To increase transparency, PeerJ operates a system of 'optional signed reviews and history'. This takes two forms: (1) peer reviewers are encouraged, but not required, to provide their names (if they do so, then their profile page records the articles they have reviewed), and (2) authors are given the option of reproducing their entire peer review history alongside their published article (in which case the complete peer review process is provided, including revisions, rebuttal letters and editor decision letters).
Thank you for your patience.
paper is suitable for publication
Please respond to all of the comments of the two reviewers.
basic reporting is OK, well written paper
Generally the design is OK. There is some concern on the moment that the questionnaires were presented to the patients: in the week before completion of the treatment. for one-session endo's in that case the root canals were filled, while for the multivisit endo's the filling has to be placed still. This is a variable in the protocol which has to be taken into account
results are well formulated and statistically sound (see previous remark)
if the variation between single and multisession endo's is included in the analysis of the questionnaires, the paper is OK for placement
I believe the article meets Peer J standards. There are a number of relatively minor spelling and grammatical errors which I can provide suggested corrections for. It would have been appropriate to at least mention other reciprocating instrument systems currently on the market (eg, WaveOne <Dentsply> and Genius Files <Ultradent>). Also, I think it would have been instructive to discuss the asymmetric nature of the reciprocating motion, as its mainly "forward" nature, removing material from root canals, is relevant to the measured outcome of post-treatment pain. The article is otherwise coherent and readable.
I have no major critical comments on the experimental design. It would have been ideal if each patient could have had one RCT done by each method. Obviously, this would have made the study much more difficult. I think the stated lack of a "learning curve" for the Reciproc phase might be considered a minor defect, as the users' facility with the instrument system would reasonably have an influence on the results. Having said that, I recognize that the authors were making an effort to simulate the "heterogeneous conditions of everyday life" in their practices.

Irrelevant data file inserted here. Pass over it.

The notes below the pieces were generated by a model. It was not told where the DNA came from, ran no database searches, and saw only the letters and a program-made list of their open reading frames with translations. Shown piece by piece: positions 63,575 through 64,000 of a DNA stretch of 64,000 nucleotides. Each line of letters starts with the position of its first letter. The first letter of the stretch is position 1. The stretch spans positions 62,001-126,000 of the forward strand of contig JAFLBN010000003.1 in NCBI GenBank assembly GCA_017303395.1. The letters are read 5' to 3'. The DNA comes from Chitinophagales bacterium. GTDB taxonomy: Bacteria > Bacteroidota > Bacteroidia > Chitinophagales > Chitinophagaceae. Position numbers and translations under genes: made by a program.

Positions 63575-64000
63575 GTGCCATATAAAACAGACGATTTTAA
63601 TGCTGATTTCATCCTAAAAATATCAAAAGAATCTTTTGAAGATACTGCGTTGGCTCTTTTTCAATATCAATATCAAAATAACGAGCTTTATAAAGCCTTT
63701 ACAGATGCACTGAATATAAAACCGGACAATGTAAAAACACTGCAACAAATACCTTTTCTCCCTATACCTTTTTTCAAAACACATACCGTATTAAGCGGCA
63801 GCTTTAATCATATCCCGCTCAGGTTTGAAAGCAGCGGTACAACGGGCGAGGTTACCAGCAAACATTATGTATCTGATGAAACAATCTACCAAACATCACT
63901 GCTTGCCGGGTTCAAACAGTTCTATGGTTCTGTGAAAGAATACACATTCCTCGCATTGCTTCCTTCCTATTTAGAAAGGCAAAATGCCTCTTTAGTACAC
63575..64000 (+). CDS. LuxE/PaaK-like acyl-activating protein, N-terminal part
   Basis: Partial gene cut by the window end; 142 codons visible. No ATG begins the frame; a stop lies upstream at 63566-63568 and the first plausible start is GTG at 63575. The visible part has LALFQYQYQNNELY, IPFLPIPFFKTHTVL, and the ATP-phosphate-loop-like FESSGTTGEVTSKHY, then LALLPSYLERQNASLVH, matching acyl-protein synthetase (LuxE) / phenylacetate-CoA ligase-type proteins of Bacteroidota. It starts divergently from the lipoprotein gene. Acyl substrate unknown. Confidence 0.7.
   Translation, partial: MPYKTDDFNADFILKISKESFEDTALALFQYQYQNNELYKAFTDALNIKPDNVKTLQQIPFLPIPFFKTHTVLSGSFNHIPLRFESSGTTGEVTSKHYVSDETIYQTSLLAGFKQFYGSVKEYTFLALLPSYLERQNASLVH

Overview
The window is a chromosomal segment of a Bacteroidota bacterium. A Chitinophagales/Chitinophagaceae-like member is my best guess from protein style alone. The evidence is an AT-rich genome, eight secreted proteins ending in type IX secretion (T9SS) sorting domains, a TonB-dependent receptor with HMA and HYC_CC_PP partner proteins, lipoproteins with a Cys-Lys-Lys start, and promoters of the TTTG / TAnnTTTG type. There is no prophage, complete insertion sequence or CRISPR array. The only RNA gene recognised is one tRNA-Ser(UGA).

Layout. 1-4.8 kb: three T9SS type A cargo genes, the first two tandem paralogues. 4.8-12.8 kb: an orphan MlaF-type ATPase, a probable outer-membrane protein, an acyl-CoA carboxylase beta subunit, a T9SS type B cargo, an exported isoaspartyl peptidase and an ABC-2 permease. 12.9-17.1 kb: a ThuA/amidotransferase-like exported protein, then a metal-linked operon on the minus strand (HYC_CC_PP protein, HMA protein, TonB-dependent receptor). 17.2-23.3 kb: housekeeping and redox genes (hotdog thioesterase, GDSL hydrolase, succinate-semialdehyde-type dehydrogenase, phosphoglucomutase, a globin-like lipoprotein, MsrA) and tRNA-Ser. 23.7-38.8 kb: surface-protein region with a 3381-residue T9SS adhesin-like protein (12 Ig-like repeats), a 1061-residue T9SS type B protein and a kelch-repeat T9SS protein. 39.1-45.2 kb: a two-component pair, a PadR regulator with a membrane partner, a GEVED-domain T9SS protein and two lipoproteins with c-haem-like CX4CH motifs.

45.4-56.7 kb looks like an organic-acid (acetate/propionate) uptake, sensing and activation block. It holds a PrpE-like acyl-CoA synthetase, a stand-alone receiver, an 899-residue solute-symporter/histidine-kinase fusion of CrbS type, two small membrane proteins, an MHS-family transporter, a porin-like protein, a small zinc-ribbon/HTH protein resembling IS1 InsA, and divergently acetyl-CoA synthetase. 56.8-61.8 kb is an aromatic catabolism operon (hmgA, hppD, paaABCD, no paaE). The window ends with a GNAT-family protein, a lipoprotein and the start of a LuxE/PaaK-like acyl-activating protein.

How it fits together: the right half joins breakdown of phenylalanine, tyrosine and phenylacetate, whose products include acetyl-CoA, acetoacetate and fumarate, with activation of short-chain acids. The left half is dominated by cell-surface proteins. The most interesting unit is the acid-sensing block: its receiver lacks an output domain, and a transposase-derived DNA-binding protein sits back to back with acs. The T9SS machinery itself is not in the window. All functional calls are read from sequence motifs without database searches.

Since the reciprocating action of the powered files was mostly in the "forward" direction, bringing debris out of the root canal, it is not surprising that post-treatment pain would be on the same order as that observed after hand instrumentation. Discussion of this in comparison to "fully-forward" (non-reciprocating) systems would have been relevant and of interest. Also it does not surprise that operator fatigue is less with a powered system; comparison of reciprocating and non-reciprocating systems would have been of interest. Quite possibly the patients' (relatively minor) complaints about the Reciproc treatments had to do with the vibration associated with the reciprocation.
One might consider the provision of the instruments "free of cost" to be a minor conflict of interest; however, the results do not show evidence of bias.
I hope my remarks are useful. I will be glad to provide the spelling/grammar comments... they are currently not in "digital" format, but I can transcribe them. These are the "minor revisions" I refer to below.
I undertook this review with only a couple weeks' notice at a particularly busy time; I have tried to give a thorough review.
All text and materials provided via this peer-review history page are made available under a Creative Commons Attribution License, which permits unrestricted use, distribution, and reproduction in any medium, provided the original author and source are credited.